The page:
Vol. DIY Electronics Projects
Chapter 5 Discrete Semiconductor Circuit Projects

# Si Lab - Differential Amplifier

## In this hands-on semiconductor electronics experiment, build a BJT differential amplifier and learn about a fundamental building block that is the basis of most operational amplifiers.

### Project Overview

The differential amplifier circuit forms the heart of most op amp circuits. As illustrated in Figure 1, the transistor pair, Q1 and Q2, share a common emitter node that is connected to the 1.5 kΩ resistor

##### Figure 1.Schematic diagram of a BJT differential amplifier.

The two transistors form a differential pair. In the form shown here, it is a rather crude differential amplifier. The output voltage is quite nonlinear and unsymmetrical with regard to the input voltages.

### Parts and Materials

• Two 6-volt batteries
• Two NPN transistors—models 2N2222 or 2N3403 recommended
• Two 10 kΩ potentiometers, single-turn, linear taper
• Two 22 kΩ resistors
• Two 10 kΩ resistors
• One 100 kΩ resistor
• One 1.5 kΩ resistor

Resistor values are not especially critical in this experiment but have been chosen to provide high voltage gain for a comparator-like differential amplifier behavior.

### Instructions

Step 1: Build the differential amplifier shown in the circuit schematic of Figure 1 and the breadboard implementation of Figure 2.

##### Figure 2.Breadboard implementation of a BJT differential amplifier.

Step 2: Using the left potentiometer in Figure 1, set the input voltage to the base of transistor Q1 to 2.5 V.

Step 3: Using the right potentiometer, set the initial input voltage to transistor Q2 to 2.0 V. Measure the output voltage at the collector of Q2 with respect to the ground.

Step 4: Slowly sweep the input voltage to the transistor, Q2, while monitoring the output voltage. With a high voltage gain created by a large collector/emitter resistor ratio (100 kΩ/1.5 kΩ), though, it acts primarily as a comparator, where the output voltage rapidly changes value as the two input voltage signals approach equality.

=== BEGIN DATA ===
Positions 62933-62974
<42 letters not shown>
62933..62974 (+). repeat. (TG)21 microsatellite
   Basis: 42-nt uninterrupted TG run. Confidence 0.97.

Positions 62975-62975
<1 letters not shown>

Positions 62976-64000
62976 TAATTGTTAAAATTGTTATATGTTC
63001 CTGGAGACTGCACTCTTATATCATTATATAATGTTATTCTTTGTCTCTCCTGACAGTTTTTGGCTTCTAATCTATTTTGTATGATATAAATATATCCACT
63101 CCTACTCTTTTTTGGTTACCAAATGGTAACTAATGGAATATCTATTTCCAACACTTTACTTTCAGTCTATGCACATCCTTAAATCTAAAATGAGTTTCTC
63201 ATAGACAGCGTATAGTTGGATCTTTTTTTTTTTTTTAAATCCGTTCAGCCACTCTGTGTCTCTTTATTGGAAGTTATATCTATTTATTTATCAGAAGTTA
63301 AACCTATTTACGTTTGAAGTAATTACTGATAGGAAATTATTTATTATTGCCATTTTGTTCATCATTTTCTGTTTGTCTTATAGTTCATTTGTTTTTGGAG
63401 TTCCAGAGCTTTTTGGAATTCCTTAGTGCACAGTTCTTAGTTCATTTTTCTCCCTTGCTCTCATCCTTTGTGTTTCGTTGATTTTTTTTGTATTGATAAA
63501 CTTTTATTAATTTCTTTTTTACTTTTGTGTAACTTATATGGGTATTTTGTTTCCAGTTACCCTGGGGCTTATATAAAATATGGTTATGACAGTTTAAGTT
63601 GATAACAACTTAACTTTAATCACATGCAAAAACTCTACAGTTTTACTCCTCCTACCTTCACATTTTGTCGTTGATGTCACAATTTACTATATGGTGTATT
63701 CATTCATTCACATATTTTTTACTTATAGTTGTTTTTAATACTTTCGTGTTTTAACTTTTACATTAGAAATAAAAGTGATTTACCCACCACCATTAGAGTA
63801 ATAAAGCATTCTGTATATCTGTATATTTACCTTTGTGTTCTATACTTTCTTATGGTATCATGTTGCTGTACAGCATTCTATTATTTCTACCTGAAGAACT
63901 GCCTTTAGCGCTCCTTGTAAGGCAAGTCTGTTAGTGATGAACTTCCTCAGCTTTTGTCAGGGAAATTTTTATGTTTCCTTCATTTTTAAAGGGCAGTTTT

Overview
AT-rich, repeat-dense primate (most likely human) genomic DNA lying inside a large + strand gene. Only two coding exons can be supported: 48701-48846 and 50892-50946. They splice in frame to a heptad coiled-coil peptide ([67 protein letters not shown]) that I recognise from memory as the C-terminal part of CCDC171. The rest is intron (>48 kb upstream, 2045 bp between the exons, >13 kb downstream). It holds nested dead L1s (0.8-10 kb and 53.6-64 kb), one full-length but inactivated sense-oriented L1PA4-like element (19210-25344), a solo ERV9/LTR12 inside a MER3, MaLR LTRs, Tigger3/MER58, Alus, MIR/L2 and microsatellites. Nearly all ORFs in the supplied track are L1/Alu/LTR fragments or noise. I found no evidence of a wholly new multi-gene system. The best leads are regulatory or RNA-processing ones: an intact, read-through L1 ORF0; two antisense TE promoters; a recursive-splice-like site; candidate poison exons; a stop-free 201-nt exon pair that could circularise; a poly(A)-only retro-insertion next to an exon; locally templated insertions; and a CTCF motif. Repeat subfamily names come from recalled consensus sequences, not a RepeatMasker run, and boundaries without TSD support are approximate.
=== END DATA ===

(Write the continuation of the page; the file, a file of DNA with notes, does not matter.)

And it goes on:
Step 4: Now, using the right potentiometer in Figure 1, set the input voltage to the base of transistor Q2 to 2.5 V.

Step 5: Using the left potentiometer, set the initial input voltage to transistor Q1 to 2.0 V. Measure the output voltage at the collector of Q2 with respect to the ground.

Step 6: Slowly sweep the input voltage to transistor Q1 while monitoring the output voltage. Note how the two potentiometers have different effects on the output voltage. The input to the transistor, Q1 (V+), tends to drive the output voltage in the same direction (noninverting), while the input to the transistor, Q2 (V-), tends to drive the output voltage in the opposite direction (inverting). This is the essential nature of a differential amplifier—it amplifies the difference between the two inputs, including the sign:

$$V_{out} = Gain \cdot (V_{+} - V_{-})$$

Ideally, the output voltage of such an amplifier is strictly a function of the difference between the two input signals. This circuit falls considerably short of the ideal, as even a cursory test will reveal.

#### Common-mode Voltage

An ideal differential amplifier ignores all common-mode voltage, which is whatever level of voltage common to both inputs. For example, if the inverting input is at 3.0 V and the noninverting input is at 2.5 V, the differential voltage will be 0.5 V (3 - 2.5), but the common-mode voltage will be 2.5 V since that is the lowest input signal level. Ideally, this condition should produce the same output signal voltage as if the inputs were set at 3.5 and 3 V, respectively (0.5 V differential, with a 3 V common-mode voltage).

Step 7: Repeat steps 2-4 above, but with the input of Q1 at 3.5 V and Q2 beginning at 3.0 V. This circuit does not give the same result for the two different input signal scenarios. In other words, its output voltage depends on both the differential voltage and the common-mode voltage.

As imperfect as this differential amplifier is, its behavior could be worse. Note how the input signal potentiometers have been limited by 22 kΩ resistors to an adjustable range of approximately 0 to 4 V, given a power supply voltage of 12 volts.

Step 8: If you’d like to see how this circuit behaves without any input signal limiting, just bypass the 22 kΩ resistors with jumper wires, allowing a full 0 to 12 V adjustment range from each potentiometer. Do not worry about building up excessive heat while adjusting potentiometers in this circuit. Unlike the current mirror circuit, this circuit is protected from thermal runaway by the emitter resistor (1.5 kΩ), which doesn’t allow enough transistor current to cause any problem.